I told you about my parents because there is one thing that I learned from them. My mother was the most beautiful person in the world and so many people thought so. But she didn't feel that way because she listened to other peoples opinions of her - people that she loved and respected, etc.. Did my dad purposely try to hurt her regarding her weight? I don't think so...I just think that in that time and day, it was funny to be funny. But it wasn't funny. It was hurtful and degrading and he had no right to talk to my mom in that way or think of her in that way. She did so much good in her life and was so well loved and respected by so many people. She loved so many people...but the one person she didn't love was herself. Not enough anyway to feel good about her self.

    So, I vowed (eventually when I thought this all out about my mom) that I would never be a slave to diets, my husband, or any other person who would put me down because of my weight. My weight is only one part of me. I have gifts and talents and I share them openly and freely with those I meet every day of my family included. I know that God loves me. I had to learn to love myself, too. To get over my own self loathing...I learned it from my Mom's example.

    I know that God loves me....He died on the cross for me. He has blessed me with wonderful husband and children and wonderful parents as well, may they rest in peace.

    I don't like the way I have treated my body. I have at least 75# to lose...hopefully more like a 100. I am working on it day by day. I rise and I fall. I do good one day and poorly two days after that...but I get up every morning and love myself in spite of it.

    I love the gifts and talents that God has granted me and how He shows me how to use them. I'm not perfect in that area of my life either....but I don't hate myself cause I'm not fulfilling all that I could do. I don't hate myself because I haven't been successful in all of the other areas of my why should I hate myself when I fail to follow my diet or lose weight or exercise, etc. etc.

    My hubby gave me a hard time when we were younger about not just my weight, but about all the other things I am lacking in, least in his opinion. But, I learned that that was all it was....just his opinion. I know he loves me, but he's not always right....he not always wise...and he's not perfect. So, in time, I let him know that I would not allow him to state his opinions of my deficiencies in any way that is meant to hurt me or put me down. If he has a problem with something, I encourage him to tell me in a sensitive and loving way. Does it always work, when it doesn't, I stand up to him and let him know how I feel and that I will not allow him to put me down in disrespectful ways.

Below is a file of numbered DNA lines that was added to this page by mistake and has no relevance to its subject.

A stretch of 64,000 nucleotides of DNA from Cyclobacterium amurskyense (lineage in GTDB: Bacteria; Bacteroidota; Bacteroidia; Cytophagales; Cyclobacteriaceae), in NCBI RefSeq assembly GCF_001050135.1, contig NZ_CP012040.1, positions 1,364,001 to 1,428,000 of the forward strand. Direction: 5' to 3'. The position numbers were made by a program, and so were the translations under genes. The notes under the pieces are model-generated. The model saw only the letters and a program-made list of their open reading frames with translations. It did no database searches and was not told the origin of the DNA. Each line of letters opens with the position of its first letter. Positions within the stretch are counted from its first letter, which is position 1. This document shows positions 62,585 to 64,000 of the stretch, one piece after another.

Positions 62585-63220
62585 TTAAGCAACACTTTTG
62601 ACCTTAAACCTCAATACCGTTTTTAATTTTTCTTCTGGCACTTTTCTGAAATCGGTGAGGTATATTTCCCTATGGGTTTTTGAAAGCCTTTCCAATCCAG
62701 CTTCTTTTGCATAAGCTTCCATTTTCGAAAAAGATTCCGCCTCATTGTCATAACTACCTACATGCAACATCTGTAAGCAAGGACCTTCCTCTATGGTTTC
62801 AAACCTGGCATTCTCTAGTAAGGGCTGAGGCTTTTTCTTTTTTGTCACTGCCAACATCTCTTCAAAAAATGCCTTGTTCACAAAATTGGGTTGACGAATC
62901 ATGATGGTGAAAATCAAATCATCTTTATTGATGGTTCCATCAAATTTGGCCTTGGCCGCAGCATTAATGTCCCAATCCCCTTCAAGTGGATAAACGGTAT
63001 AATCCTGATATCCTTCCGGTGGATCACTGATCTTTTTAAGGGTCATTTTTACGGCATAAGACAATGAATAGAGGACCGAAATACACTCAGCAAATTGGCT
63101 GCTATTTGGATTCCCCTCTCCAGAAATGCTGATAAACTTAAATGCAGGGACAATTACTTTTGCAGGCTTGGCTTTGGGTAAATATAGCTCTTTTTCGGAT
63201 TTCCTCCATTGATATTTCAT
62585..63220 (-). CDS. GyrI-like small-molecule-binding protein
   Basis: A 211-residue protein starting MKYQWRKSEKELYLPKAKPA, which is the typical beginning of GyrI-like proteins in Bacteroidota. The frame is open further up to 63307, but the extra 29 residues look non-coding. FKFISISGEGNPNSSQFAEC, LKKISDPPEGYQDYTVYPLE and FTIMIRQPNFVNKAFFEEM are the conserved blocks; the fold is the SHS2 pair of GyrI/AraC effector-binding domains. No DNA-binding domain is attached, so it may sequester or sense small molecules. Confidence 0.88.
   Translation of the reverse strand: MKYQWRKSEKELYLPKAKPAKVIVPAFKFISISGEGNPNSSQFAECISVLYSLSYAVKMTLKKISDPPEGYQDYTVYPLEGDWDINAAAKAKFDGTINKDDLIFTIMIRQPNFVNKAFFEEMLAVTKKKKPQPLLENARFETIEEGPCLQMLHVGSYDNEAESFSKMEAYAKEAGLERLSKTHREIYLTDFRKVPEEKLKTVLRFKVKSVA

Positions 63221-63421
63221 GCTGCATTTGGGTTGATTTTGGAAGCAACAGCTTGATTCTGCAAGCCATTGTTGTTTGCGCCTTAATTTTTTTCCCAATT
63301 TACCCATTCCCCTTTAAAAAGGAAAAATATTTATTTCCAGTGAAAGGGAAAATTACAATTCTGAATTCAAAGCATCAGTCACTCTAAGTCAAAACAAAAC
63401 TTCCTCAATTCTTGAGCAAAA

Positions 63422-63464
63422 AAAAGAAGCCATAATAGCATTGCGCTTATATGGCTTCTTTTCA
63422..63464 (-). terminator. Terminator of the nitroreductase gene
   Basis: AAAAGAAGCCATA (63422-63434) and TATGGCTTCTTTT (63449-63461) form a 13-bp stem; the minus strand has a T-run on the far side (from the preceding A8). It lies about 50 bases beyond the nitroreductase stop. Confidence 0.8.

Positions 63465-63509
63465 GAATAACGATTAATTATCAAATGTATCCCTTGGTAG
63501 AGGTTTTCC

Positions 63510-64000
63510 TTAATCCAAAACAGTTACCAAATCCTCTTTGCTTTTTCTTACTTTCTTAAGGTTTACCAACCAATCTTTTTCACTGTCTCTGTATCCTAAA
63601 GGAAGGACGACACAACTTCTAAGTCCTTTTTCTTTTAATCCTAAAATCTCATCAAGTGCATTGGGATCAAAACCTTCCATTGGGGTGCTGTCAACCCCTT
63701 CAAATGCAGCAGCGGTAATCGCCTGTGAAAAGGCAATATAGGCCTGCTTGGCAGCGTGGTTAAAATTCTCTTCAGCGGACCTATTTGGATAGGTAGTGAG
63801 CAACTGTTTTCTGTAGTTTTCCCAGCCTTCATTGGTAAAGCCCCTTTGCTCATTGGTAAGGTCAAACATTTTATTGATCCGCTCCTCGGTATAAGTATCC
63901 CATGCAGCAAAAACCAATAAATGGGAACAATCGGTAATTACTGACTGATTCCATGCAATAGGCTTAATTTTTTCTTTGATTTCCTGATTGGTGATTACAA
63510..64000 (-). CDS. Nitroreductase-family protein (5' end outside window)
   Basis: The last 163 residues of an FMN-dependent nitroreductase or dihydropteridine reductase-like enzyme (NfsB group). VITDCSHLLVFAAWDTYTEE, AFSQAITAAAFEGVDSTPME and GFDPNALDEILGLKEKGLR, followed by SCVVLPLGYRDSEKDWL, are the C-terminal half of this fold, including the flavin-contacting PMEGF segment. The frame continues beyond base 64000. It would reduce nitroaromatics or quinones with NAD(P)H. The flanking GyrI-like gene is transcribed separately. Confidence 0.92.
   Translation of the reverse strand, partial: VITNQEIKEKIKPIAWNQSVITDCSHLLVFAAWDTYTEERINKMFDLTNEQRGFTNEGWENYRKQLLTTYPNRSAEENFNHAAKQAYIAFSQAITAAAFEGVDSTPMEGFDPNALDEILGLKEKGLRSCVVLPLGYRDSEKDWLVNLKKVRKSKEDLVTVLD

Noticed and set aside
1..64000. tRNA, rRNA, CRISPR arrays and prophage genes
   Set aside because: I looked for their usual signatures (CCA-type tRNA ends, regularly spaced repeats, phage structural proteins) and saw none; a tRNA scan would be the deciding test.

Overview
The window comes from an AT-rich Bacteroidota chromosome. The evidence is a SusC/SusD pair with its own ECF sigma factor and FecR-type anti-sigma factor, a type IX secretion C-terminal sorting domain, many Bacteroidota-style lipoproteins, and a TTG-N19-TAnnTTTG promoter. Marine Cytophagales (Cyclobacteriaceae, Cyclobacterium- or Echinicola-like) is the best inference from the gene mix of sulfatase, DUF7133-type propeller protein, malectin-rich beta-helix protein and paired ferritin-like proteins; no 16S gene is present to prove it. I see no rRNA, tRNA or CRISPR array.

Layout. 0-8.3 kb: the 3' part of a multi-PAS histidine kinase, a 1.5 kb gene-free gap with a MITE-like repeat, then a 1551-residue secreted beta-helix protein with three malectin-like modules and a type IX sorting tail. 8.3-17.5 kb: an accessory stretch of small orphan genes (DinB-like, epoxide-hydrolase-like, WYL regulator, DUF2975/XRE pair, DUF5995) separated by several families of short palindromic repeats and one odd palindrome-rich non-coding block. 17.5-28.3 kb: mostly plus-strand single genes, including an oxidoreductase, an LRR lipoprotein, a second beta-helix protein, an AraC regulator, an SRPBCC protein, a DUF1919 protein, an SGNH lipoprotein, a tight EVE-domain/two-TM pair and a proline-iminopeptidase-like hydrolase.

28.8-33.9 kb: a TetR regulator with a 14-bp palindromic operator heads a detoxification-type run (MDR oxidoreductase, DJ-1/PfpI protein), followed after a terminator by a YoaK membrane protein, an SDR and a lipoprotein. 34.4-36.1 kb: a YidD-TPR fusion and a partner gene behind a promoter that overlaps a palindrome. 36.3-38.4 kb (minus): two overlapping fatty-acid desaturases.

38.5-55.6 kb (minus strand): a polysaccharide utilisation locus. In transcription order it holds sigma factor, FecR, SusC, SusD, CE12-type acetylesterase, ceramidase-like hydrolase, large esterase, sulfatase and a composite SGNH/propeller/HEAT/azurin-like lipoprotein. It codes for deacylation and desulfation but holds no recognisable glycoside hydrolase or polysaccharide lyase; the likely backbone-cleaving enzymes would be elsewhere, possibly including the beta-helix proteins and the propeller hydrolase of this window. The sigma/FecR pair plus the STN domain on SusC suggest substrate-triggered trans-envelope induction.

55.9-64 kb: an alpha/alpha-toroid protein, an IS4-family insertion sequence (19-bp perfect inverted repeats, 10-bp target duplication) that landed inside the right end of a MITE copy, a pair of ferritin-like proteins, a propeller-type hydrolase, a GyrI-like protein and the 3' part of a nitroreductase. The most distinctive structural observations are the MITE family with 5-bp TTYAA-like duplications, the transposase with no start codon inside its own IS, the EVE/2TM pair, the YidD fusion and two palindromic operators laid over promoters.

Our sister-in-law used to say rude things to me as well about my weight. More than once I informed her that she was being rude and actually told her that if she doesn't love me for who I am, then she doesn't love me enough. In other words, she needs to accept me for who I am or not accept me at all. She has refrained from making the statements since then and things are good. I know she still has a 'thing' about 'fat' people, but that is her problem now and not mine. I don't let her get to me. When she makes a nasty comment about someone else who is overweight, I just consider the source...who it's coming from....and know that it is not worth getting frustrated over.

    I realize I have rambled in this post, but I hope you will find some encouragement in it. Keep your chin yourself because God loves you. He made you and He doesn't make junk. He loves you just as you are. He doesn't see your 'fat' He sees the goodness that is inside of you. God has given you an incredible talent for writing. Your blog was sad, but beautifully written. Thanks be to God!
    2345 days ago
  • no profile photo CD375712
    Parental shame can hang on inside us for years like black mold! Even though they love you, the limits with which they see you do not define you. Rock who you are right now - you are beautiful EXACTLY like you are. Period. No qualifiers. No shallow surface judgments. You. Are. Beautiful.

    2345 days ago
    2345 days ago
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    Disclaimer: Weight loss results will vary from person to person. No individual result should be seen as a typical result of following the SparkPeople program.